2001 IIHF World Junior Championship

DAY TEN, MOSCOW - Jan. 4, 2001
Day off

First of all, I gotta tell you, I didn't sleep very well last night. When I got up it finally sort of sunk in - we had lost the opportunity to win a gold medal. Particularly, I thought about the fact that you only get to coach this team once; and I had missed the chance to win. That's tough for a guy like me. I'm competitive.

I'll let you in on something: before I became a coach in the Ontario Hockey League, I didn't even really know what it was like to lose. I won five consecutive Tier two championships in Ontario as a coach. Who knows, maybe I didn't appreciate it as much as I should of. Anyway, when you get into a position like this and you're a competitive person like I am... it's pretty tough to swallow.

I met with our captains today. They are all guys who, like me, will never get another chance to win a gold medal at this tournament. I asked them whether or not we should practice today or maybe just take a day off. They said, without question, that we should practice. So, you know what? We had the classic Canadian practice. We played shinny.

The we went over to the hotel where the parents were staying and the guys who had parents here spent some time with them. We just sort of hung out and had a few laughs and then had a really nice meal.

To close out the day we had a team meeting. I talked to the guys about what's important to you in life. I've been around a few more years than they have and I wanted to stress to them that, what may seem to be something not all that valuable right now can turn out later in life to be something very precious. In short: I know that a bronze medal seems like a consolation prize when you came here to win gold. But, in five or ten years you won't remember losing the gold medal - you'll remember winning the bronze. If we win that game tomorrow we'll be the only country to have won a medal in each of the last three years at this tournament. THE ONLY COUNTRY. So, please, tell me again how our national program is a failure.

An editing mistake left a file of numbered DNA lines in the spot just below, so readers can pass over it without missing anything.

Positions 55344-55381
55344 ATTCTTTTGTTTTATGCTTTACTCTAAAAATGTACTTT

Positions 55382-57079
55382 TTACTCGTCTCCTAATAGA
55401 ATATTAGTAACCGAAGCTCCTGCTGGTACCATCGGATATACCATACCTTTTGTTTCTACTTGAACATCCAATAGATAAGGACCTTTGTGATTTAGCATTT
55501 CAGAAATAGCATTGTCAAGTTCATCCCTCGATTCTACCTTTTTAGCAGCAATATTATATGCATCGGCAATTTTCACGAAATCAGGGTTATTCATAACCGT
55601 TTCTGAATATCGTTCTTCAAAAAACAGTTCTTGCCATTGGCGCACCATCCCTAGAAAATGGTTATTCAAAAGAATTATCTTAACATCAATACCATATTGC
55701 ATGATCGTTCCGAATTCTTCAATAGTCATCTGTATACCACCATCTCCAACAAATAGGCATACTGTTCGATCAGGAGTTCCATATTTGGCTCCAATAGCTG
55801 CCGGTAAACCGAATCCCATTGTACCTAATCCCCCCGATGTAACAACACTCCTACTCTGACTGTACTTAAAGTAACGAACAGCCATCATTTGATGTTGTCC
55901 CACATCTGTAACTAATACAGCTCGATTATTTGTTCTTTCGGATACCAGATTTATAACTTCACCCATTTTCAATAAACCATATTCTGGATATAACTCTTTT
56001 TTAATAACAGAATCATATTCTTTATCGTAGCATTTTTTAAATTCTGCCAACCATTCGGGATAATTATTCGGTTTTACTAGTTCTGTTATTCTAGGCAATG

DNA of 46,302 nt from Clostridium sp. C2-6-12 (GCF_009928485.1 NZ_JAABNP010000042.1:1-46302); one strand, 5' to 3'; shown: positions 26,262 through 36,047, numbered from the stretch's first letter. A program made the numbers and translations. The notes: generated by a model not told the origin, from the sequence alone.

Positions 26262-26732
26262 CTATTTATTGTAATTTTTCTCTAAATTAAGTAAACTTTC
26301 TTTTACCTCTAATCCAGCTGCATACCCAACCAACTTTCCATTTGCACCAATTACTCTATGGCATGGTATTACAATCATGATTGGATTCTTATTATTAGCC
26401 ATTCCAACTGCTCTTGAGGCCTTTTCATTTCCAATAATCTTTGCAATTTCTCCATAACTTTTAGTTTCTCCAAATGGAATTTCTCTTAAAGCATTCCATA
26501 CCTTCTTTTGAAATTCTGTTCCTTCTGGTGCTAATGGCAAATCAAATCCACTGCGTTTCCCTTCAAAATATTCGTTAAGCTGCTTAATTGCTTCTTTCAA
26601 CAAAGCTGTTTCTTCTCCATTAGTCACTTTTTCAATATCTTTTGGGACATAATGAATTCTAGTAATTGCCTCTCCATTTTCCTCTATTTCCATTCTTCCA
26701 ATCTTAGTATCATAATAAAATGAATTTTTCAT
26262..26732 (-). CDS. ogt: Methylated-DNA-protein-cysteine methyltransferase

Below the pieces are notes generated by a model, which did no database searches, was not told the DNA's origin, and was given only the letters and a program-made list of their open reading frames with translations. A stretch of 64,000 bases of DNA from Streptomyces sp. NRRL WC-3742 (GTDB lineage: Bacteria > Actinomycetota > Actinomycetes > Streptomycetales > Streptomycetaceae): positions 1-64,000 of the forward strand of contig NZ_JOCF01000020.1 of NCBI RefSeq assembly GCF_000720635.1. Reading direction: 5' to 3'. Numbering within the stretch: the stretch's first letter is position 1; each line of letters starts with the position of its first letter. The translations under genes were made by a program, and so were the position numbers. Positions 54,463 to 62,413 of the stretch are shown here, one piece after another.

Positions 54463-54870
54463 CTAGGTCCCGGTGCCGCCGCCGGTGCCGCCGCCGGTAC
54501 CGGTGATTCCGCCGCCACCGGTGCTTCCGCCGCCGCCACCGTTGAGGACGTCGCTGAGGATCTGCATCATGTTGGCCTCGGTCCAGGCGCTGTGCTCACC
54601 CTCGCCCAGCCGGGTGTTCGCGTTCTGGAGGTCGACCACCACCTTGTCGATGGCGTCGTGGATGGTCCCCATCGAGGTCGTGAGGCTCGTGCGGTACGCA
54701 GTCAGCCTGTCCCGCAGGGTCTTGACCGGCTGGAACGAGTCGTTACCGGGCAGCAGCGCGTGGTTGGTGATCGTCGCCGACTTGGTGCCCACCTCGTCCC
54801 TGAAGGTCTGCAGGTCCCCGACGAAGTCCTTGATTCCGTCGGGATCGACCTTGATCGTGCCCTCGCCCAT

Me, the other coaches and staff, aren't hiding from this. We've done the best job we could. If you think we haven't , than answer this question for me: How do you tell 22 kids who've given everything they have, and lost a one game sudden death playoff game in which they out chanced and out played their opponents, that they're failures? The answer is that you don't, and I never would. It just wouldn't be Canadian.

For more information:
André Brin Director, Communications | Directeur, communications